This week Be’er Sheva is marking the centennial of the historic battle in which the British took the city in 1917. Among all the battles in the Middle East during World War I, the Battle of Be’er Sheva is probably the most heavily researched, but there was still a question that remained unanswered: How did the Turks know that the British were planning to attack Be’er Sheva from the east?
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The answer to this riddle was revealed by Prof. Benjamin Z. Kedar, who found two faded aerial photographs in a German archive that shed light on what occurred before the battle took place on October 31, 1917.
The Battle of Be’er Sheva was a turning point in the history of the Middle East as it paved the way for the British capture Jerusalem six weeks later. It is also considered important in terms of combat doctrine because it was the last offensive in history to use cavalry.
Before the battle, the Turks fortified Be’er Sheva to the south and west because the British forces were in the area of Rafah. The British came up with two plans to deal with these fortifications. They established dummy camps and planted a file of false documents for the Turks to find that indicated the British were planning an assault on Gaza rather than Be’er Sheva. But they also carried out a long nighttime maneuver, sending cavalrymen from Australia and New Zealand (the ANZAC forces) to circumvent Be’er Sheva in preparation for an early-morning attack on the city from the east, where they would ostensibly not be expected.
But the ANZAC troops got a surprise the next morning: Fortified Turkish forces were awaiting them on the hill of Tel Be’er Sheva, to the east of the city.
The mystery of how the Turks and their German allies knew to fortify the eastern hill when it was unreasonable to expect the British to attack from that direction persisted over the years. The most common theory was that local Bedouin noticed the British night maneuvers and informed the Turkish commander.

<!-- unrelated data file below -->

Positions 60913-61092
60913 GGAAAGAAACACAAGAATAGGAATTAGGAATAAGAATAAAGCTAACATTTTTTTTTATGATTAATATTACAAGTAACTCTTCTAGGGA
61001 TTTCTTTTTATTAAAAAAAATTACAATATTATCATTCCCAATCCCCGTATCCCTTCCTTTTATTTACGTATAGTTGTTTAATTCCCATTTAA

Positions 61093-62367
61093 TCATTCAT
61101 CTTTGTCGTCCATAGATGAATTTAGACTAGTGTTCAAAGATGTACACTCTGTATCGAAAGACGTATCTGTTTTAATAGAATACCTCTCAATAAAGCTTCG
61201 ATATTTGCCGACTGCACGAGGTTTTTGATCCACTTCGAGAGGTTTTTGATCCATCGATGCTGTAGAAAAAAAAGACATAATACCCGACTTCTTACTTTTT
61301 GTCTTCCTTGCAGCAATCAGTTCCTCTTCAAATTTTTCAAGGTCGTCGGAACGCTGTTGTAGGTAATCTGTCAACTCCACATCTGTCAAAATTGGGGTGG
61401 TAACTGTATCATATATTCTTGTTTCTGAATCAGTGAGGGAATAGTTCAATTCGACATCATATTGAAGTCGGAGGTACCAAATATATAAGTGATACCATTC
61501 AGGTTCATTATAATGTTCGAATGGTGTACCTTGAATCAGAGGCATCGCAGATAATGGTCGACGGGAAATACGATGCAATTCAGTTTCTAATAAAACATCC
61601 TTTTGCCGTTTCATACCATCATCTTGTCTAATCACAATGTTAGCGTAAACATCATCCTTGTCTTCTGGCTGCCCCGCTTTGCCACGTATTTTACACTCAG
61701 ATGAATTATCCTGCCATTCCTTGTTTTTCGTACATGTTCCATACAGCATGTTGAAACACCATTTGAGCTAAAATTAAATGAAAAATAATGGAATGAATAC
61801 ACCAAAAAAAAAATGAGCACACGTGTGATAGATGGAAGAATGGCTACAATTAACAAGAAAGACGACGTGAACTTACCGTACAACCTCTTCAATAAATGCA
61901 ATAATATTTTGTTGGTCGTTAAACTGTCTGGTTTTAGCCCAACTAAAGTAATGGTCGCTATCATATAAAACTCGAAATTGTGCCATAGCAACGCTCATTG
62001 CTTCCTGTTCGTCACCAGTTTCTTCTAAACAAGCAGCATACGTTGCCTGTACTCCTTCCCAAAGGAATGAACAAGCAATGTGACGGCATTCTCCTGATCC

But one of the forgotten testimonies about the battle suggests a different possibility. German Gen. Friedrich Kress von Kressenstein, who fought in the battle, wrote in his memoirs in 1938 – 21 years afterward – that in addition to information from Bedouin in the area, a German air patrol had detected the British troop movements. According to Kedar, researchers overlooked this detail because the official British version of events was that they controlled the Negev skies and didn’t allow German air patrols to overfly its troops. “You also have to remember that this was written in 1938, by which time no one paid attention to it,” says Kedar, a retired history professor at the Hebrew University of Jerusalem.
Kedar decided to try to dig further; he found the smoking gun in the Gustaf Dalman Archive at the University of Greifswald in northeastern Germany. Dalman was a researcher of Palestine who collected World War I aerial photographs of the region. In his collection, most of which was never published, Kedar found two copies of aerial photographs taken by German Air Squadron 301, which was based in Ramle. The two photos were shot at 7 A.M. on the morning of October 31 and show areas south of Be’er Sheva.
The photos were taken at high altitude and show areas south of Be’er Sheva. “It’s hard to make out details, but the photos prove that German patrol flights were indeed made on the morning of October 31 over the territories on which the British were advancing,” Kedar says. He believes that the pilots managed to update the Be’er Sheva commanders, allowing time for the Turks to quickly fortify Tel Be’er Sheva and spoil the British plans to surprise them. Kedar also found other photos shot by German pilots that show lines of cavalry advancing toward the city.
Although the surprise attack failed, the British nonetheless defeated the Turkish troops at Tel Be’er Sheva, but only at 3 P.M., after many crucial hours had been lost. At that point the British commanders faced a serious dilemma: There were less than two hours until sunset, and their horses were thirsty. The commanders had to decide whether to withdraw to find water, which would allow the Turks to refortify Tel Be’er Sheva, or to advance and try to conquer the city before dark.
The most senior Australian officer, Gen. Henry Chauvel, decided to attack. The ANZAC forces, armed with only bayonets, charged into the city, where they faced machine-gun, artillery and rifle fire. But the charging cavalry had some luck. The Turks didn’t have time to erect barbed-wire barriers or reset their rifle sites for shooting at close range. Thus the assault ended successfully and Be’er Sheva, with its vital wells, fell to the Australians.